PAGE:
Monthly Archives: November 2013

Revelations

# of bits in a number N is floor(log N) + 1

Things like this make me tear off patches of imaginary hair from my bald skull in desperate frustration of “what the hell did I waste my time on in university?” rethorics. For whatever I learned there has nothing to do with CS. Nothing to do with anything, in fact – even my drinking habits are long different from those days.

Perl “inheritance”

This is just a random batch of records to keep around.

use base: load modules, add to @ISA (which is a list of “predecessors”)

one can add to @ISA, modules should be pre-used; there’s ->isa() method to check.

NEXT calls next in chain. So if you have D->ISA(A, C) and A->ISA(B), and then each class has sub n { shift->NEXT::n }, n would be called in each class in this chain: D->A->B->C (no matter A and B are unaware of C). FTR SUPER would call first class in @ISA, period.

use parent modules does less than use base, but essentially the same (at user level). Big difference: it tries to load packages from files, so if you have them named differently or (which is “named differently” as well) specified in same class, you need to do use parent -norequire, modules

use is compile-time, require is run-time.

Classes have autoload (when method is unavailable):

  1. our $AUTOLOAD;
  2. sub AUTOLOAD {…}

it conflicts with DESTROY – autoload handles destroy if former is defined. Also errors, thrown in destroy, would not (in most cases) stop the program.

You can bless any kind of data structures (not only hash)

On methods resolution in inheritance: Perl uses DFS, so lookup goes down the one package line, and switches to the next class only when done with previous. MRO (Method Resolution Order) C3 does more like breadth-first, used like use mro; or use mro ‘c3’; (use mro ‘dfs’; for Perl model). Can be redefined for each class.

 

SQL joins

Now this is something that keeps falling out of my head. Took me a good deal of time to remember the simplest thing or left/right joins idea, and it’s just moments ago that I hard-nailed the fact that “inner” and “outer” are just help-words, a decor (here’s the equivalence table, thx this StackOverflow article):

A LEFT JOIN B            A LEFT OUTER JOIN B
A RIGHT JOIN B           A RIGHT OUTER JOIN B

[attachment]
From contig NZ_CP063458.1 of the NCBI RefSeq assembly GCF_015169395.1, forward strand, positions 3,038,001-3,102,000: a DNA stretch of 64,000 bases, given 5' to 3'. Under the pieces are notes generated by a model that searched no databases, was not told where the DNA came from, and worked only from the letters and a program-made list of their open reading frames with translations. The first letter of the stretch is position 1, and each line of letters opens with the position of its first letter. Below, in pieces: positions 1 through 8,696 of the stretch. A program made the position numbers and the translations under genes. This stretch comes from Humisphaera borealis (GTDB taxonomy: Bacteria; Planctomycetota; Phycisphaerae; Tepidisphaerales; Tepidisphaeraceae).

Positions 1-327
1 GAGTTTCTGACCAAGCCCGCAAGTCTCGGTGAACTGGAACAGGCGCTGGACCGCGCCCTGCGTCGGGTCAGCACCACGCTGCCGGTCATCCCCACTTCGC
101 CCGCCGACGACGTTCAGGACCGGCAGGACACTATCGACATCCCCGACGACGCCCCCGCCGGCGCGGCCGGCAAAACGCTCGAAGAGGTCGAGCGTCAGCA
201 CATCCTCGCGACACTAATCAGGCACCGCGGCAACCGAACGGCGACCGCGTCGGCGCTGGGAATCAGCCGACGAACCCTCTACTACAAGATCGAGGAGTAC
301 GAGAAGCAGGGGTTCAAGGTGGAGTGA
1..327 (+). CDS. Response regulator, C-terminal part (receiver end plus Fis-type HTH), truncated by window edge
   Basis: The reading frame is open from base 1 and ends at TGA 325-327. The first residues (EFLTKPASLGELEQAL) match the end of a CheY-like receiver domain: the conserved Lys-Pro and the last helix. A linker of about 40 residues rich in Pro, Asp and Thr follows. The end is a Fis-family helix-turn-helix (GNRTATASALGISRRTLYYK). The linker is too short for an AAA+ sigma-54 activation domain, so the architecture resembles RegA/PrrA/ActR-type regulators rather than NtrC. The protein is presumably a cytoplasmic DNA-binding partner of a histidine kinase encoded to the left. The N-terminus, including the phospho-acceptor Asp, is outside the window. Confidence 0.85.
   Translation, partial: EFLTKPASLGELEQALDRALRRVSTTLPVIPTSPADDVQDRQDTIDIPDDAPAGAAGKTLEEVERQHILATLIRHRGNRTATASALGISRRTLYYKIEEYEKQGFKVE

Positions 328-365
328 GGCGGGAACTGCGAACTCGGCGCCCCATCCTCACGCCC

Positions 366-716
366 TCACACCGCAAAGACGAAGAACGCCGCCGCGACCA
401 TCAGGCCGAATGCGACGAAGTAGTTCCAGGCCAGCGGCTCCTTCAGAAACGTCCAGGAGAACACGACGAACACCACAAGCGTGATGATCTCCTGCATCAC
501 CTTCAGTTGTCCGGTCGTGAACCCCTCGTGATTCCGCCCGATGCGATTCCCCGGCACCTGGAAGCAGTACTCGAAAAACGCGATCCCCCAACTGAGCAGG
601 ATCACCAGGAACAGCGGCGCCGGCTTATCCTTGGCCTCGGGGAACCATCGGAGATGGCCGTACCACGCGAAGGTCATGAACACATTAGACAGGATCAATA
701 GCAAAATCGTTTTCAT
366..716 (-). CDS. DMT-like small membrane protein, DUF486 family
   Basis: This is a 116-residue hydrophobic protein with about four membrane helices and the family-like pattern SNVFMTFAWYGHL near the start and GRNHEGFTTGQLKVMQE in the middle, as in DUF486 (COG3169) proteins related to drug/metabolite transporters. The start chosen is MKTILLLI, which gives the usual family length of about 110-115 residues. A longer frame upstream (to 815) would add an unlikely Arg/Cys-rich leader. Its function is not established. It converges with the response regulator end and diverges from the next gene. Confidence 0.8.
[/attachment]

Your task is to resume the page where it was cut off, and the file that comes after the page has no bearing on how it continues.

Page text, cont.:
A FULL JOIN B            A FULL OUTER JOIN B
A INNER JOIN B           A JOIN B

 and now to fix the rest (thx another StackOverflow article). Note: if you're using MySQL, mind that it doesn't have full joins - although you can organize that as a UNION of left and right joins.

SQL join types

Also, while we’re at it – some normal forms memo:

1NF: each table field should contain only “atomic” values, i.e. single (not combined) values from  some finite domain – like, names. Domain might grow (new names appear), but each value (each name) should be an independent atom. Also each record, each occurrence or that field should contain a single value (of that domain) only

2NF: 1NF + table should not have duplicated records for a whole primary key. For instance, table with product, manufacturer, manufacturer_address is wrong – address would be repeated many times for no reason as it’s tied to manufacturer only (and the key is product+manufacturer). Should be two tables – manufacturer, address and product, manufacturer.

3NF: 2NF + all non-key attributes (fields) should be directly related to the key, and only to the key. For instance, if in the above (2NF) example table with product and manufacturer fields would also have product_factory and product_factory_address field – that would be wrong, because factory address is not related to the key (product+manufacturer) and should be located separately as product_factory, product_factory address table.

And I still fail to construct a proper phrase for what is “relational database”. This is bloody mess, all those descriptions that are there. I  get lost on the third word, no matter how many times I try. From what I can tell, it’s a database with a key->values relation, where the columns bear a “related” knowledge – unlike NoSQLs that have quite loose sense of what is hidden under the key (like, a user session under a hash key). Not sure it’s correct though =)